£25bn welfare cuts? Hilton’s plan is absolute nonsense

Even The Sun, the ultimate scrounger bashers, thinks Steve Hilton’s latest idea is “daft”, writes Richard Darlington, head of news at the IPPR.

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Richard Darlington is head of news at the Institute for Public Policy Research (IPPR)

Even The Sun, the ultimate scrounger bashers, thinks Steve Hilton’s latest idea is “daft”.

On page 2 today they quote a source close to Iain Duncan Smith saying the idea to cut another £25bn from the welfare bill is “absolute nonsense”, adding:

“Steve’s gone totally rogue.”

Lib Dem peer Lord Oakeshott says:

“This is wacky even by Hilton’s standards.”

But let’s take a moment to test the hypothesis. If you really did want to get £25bn cut from the welfare bill, how would you actually do it? Try and do-it-yourself.

Here are your options:

Breakdown-of-welfare-spending-2009-10

 


See also:

Breaking down the benefits bill 21 Mar 2012


 

Even if you entirely scrapped all out of work benefits – jobseeker’s allowance, plus income support and ESA – you’d come up £4bn short. You’d have to almost halve the state pension – not really a vote winner. Or you could entirely scrap Child Tax Credit and Child Benefit or Housing Benefit and Council Tax Benefit.

Like The Sun says, daft. Bye, bye Steve.

 


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41 Responses to “£25bn welfare cuts? Hilton’s plan is absolute nonsense”

  1. Gawain Golightly

    Sure, I would abolish all State benefits and give every adult a social wage of £250 per week. I’d abolish National Insurance, and put income tax on all earned and unearned income at 50%. This would cost a fair amount, but raise a lot more and also liberate millions from the poverty/benefits trap of means testing, and free up at least a million civil servants and professional welfare rights advisers from meaningless paper-shuffling employment, free to take up a useful job for a change.

  2. Eric Greenwood

    Other, £6 Billion for what??? Working tax credit £8 Billion, Child Tax Credit £19 Billion… there you go.. what did people do before working tax credit, and child tax credit..

  3. Richard Darlington

    that would mean working parents would be better off on unemployment benefit than in low paid work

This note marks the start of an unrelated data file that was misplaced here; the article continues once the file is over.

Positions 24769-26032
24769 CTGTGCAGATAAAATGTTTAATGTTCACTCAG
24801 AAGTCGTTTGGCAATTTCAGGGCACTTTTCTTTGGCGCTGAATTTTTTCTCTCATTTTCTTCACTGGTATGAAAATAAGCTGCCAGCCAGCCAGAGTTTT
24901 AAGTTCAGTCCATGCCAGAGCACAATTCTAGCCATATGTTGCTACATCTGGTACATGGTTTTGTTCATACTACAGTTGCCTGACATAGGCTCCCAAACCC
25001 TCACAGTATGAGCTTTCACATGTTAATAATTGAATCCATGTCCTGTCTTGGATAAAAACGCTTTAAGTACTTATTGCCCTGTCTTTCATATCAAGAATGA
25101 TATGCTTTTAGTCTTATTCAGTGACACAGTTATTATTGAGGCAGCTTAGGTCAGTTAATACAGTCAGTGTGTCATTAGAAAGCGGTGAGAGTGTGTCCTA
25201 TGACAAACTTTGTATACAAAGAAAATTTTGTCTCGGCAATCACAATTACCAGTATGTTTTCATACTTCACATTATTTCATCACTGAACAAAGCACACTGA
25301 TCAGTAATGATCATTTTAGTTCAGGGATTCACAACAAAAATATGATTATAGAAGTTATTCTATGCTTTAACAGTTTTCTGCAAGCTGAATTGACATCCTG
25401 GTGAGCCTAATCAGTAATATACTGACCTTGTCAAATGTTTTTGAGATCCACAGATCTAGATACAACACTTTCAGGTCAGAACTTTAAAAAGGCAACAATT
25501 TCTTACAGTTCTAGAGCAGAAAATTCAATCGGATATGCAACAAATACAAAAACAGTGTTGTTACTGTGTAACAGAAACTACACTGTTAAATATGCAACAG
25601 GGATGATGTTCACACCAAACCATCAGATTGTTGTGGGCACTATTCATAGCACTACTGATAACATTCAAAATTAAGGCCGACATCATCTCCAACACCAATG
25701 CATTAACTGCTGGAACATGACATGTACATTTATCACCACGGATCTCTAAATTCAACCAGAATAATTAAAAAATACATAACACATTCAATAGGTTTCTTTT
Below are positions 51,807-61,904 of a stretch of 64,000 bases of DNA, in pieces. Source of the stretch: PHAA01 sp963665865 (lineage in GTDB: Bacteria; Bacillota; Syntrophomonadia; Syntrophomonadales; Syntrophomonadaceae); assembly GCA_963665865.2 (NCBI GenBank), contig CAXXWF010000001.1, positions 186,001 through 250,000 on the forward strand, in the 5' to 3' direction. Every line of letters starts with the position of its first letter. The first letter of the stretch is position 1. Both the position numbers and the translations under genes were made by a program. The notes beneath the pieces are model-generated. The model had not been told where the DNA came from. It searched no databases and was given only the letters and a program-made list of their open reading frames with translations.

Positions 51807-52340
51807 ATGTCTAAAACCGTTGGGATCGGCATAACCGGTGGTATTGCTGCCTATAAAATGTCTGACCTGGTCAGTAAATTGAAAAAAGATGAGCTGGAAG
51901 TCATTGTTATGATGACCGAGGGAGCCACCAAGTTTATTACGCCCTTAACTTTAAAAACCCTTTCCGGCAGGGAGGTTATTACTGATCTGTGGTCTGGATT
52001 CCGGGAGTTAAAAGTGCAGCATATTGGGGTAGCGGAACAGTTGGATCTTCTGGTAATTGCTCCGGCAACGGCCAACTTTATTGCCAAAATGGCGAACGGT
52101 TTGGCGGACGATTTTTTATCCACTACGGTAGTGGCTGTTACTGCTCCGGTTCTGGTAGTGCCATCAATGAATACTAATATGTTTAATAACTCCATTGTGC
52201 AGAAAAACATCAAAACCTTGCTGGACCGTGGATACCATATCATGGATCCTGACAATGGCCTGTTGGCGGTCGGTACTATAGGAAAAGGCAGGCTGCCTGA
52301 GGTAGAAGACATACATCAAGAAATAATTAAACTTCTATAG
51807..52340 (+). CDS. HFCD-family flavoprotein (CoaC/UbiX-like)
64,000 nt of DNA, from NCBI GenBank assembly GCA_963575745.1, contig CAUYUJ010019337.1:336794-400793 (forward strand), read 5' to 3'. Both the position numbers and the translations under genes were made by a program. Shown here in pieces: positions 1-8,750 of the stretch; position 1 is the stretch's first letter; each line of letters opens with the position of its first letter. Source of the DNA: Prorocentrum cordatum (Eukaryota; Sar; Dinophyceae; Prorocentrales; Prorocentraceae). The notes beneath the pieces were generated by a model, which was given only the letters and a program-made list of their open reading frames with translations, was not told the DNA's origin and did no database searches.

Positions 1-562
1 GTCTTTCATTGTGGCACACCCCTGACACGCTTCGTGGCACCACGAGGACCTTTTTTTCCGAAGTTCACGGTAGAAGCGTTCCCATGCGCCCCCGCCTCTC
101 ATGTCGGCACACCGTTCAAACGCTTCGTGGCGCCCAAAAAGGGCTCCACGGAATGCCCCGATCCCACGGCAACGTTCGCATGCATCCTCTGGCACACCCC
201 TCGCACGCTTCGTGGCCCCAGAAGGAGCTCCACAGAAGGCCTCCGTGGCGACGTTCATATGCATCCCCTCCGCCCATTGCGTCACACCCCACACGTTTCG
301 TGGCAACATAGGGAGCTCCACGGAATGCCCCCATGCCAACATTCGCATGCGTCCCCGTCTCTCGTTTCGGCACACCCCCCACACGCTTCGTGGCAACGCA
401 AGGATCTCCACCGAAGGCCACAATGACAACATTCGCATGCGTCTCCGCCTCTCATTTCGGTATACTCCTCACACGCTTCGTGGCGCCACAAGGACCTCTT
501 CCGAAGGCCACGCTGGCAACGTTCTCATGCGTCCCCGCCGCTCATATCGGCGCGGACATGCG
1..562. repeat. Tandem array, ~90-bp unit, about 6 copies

4. Anonymous

    Many people would have had full time jobs that paid a living wage at a time when housing could be found at a reasonable cost. Much of that has gone now, buying a home is way out of most peoples reach, there’s very little in the way of council/social housing, whole industry sectors have been closed down and those companies that do employ large numbers of relatively low skilled workers pay low salaries that are then subsidised by the State. Quite why we couldn’t subsidise investment in manufacturing and keep more highly skilled and highly paid jobs is another question, a question definitely worth asking!

  5. Tony

    Didn’t he get done for fare dodging?

  6. Blarg1987

    One way the benefit bill could be reduced is to regulate certain areas more i.e. the private rented sector, where by caps can be put on what they charge, this would gradually feed through the system as a saving.

    But witha goverment that believes in the free market who’s job is to make money at any cost, the benefit bill will only go up as more is outsourced to private companies with no ceiling on charges and porr regulation on service provision.

    There are to many sticks for the person in reciept of benefits and to many carrots for companies running these services, there needs to be a swtich, as if this goverment is saying it is helping all tax payers, they would be focusing more on organisations that spend tax payers money, other then the oublic sector itself.

  7. Anonymous

    Those dirty American lefies use rent caps in many cities, it’s far too radical an idea to be used here, Blarg! It wouldn’t “feed through” either, it would be immediate savings.

    (But yes, real solutions are in short order from the coalition)

  8. Anonymous

    Live in poverty. Starve. All the things you hold to be fine for the poor.

    Making sure that the poor have no opportunities, and that your birth class determines your life chances…cardinal principles of your set, quite.

  9. Anonymous

    That’s hardly abandoning the poor, though, as a straight 25 billion cut would.

    It’s also, personally, too radical for my tastes. Smaller steps for me…
    …Rent caps
    …Raise the minimum wage and abolish the WTC

    And so on.

  10. Blarg1987

    Well their solution reflects their ideology let the markets and the privatee sector sort itself out, except when it says it needs the state to give it money, as some commentators havesaid, capatalism for the poor, socilism for the rich.

  11. Anonymous

    Yes, because wages have increasingly been squeezed by capital. If the trend to the 70’s had held steady, or even stabilised, we’d have been fine – but we’re now in a situation more uneven that the great depression…